On the evening before her performance at YMCA theatre camp, Little Bean says to me, “I need my hair to be red, do we have a wig?”
“My costume. I mean, the hair has to be red because I’m Ariel.”
That much is true. At the beginning of the week, she announced that she landed the prime role in this week-long camp project of the Little Mermaid. Obviously, she was Ariel. She had three days to memorize about ten pages of lines and music and find a costume for her final performance, which was tomorrow.
“Uh,” I start, “we don’t have a red wig.”
“Ok,” she shrugs. “I’ll just dye my hair.” She says this as if it’s nothing.
A quick couple phone calls to a nearby uncle and in short order we have in our possession one of those hair spray temporary color cans. Red. Just spray it on and not only do you have red hair, but every single thing you lean against is red as well!
My daughter has always leaned more toward outdoorsy pursuits, getting her hair muddy as she studies tadpoles for example. But Theatre Camp has provided a new and surprising sort of challenge. Words, and song. The fact that it’s the Little Mermaid helps, but memorization is a different sort of pursuit than, say, fishing or hiking. Putting on a half-hour theatrical show with a dozen second- and third-graders, and doing it in one week, seems to me, to be far more challenging.
But she dug in. The other day I found her splayed over her bed, her head hanging down, dialogue sheets on the floor.
“What are you doing,” I asked.
“Learning my lines,” she said. Ok, then.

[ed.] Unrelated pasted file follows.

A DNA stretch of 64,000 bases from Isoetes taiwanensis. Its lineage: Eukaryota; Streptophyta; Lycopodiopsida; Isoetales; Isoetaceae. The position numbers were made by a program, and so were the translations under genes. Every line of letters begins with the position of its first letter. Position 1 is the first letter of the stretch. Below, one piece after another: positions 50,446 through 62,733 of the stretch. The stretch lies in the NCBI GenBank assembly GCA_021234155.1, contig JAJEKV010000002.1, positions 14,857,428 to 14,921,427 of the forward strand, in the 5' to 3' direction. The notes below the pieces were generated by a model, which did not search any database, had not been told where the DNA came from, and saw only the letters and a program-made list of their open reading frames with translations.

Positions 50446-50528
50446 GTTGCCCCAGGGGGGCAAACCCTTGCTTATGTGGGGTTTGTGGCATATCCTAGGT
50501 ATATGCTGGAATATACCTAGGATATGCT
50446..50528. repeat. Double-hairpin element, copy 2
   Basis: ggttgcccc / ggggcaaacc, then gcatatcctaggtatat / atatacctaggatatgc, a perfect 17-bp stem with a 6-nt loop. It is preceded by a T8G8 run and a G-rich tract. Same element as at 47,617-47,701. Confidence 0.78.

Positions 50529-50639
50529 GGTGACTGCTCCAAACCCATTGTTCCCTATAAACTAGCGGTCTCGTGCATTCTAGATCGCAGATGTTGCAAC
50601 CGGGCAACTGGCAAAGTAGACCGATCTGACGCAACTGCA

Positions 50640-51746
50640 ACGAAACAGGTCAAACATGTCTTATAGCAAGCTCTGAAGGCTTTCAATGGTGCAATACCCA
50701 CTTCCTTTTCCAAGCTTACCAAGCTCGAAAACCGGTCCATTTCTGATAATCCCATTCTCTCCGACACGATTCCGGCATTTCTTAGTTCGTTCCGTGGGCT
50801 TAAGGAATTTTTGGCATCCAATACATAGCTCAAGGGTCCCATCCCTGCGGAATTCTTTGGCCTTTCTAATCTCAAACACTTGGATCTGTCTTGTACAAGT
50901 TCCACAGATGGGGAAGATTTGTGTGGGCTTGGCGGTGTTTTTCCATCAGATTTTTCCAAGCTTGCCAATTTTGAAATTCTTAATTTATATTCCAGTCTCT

She has always been, how can I put this, theatrical. She can learn quickly as well, if it’s really something she wants. She can’t get into the car in the morning in under five hours, but she can learn ten pages of dialogue, apparently, in less than a week.
But in a way, she’s uniquely suited for theatre. Being on stage is about being comfortable with exposure, and overcoming that wave of embarrassment if you make a mistake. Standing up in front of a crowd offers very little cover. You must be you to succeed. Fortunately, at least so far, she appears to be unable to become embarrassed.
The next day, after a few morning minutes in our driveway spraying red chemicals on her head, I find myself sitting at the tail end of a row of high, plastic chairs set up for parents of kids in the show. I’m the only dad in a sea of moms. The basement of the YMCA is chaos, as all the other camps and classes have also come to watch the show. Little Bean’s class has designed an undersea background of blue, and councilors squat in front of the stage waving a ribbon of blue paper matchet to emulate rippling water.
The councilors have shortened the musical of course, but all the beats are there; introducing the sisters, Ariel and Flounder and Sebastian, the shipwreck, the conflict with her father. You all know how this goes.
And Little Bean, as it turns out, DID memorize her lines, and didn’t even need much off-stage prompting when it came to her little dance numbers.
The young crowd laughed and interrupted. The parents cheered. The whole production was duly adorable in every way. And we sat through the ritual of children’s theatre that parents and their kids have been sitting through forever.
We watch and listen and we hear echoes of the baby girl she once was, and we’re reminded of the young woman she’s going to become. I swallowed hard, in fact, when my Ariel professed her love for Prince Eric.
“Guess you’re King Triton,” one of the mothers quipped.
Even the most trifling moments can provide clarity. Even in the old basement of a downtown YMCA surrounded by foosball and craft tables, we can find small, hidden revelations. Someday, it’ll all be part of your world.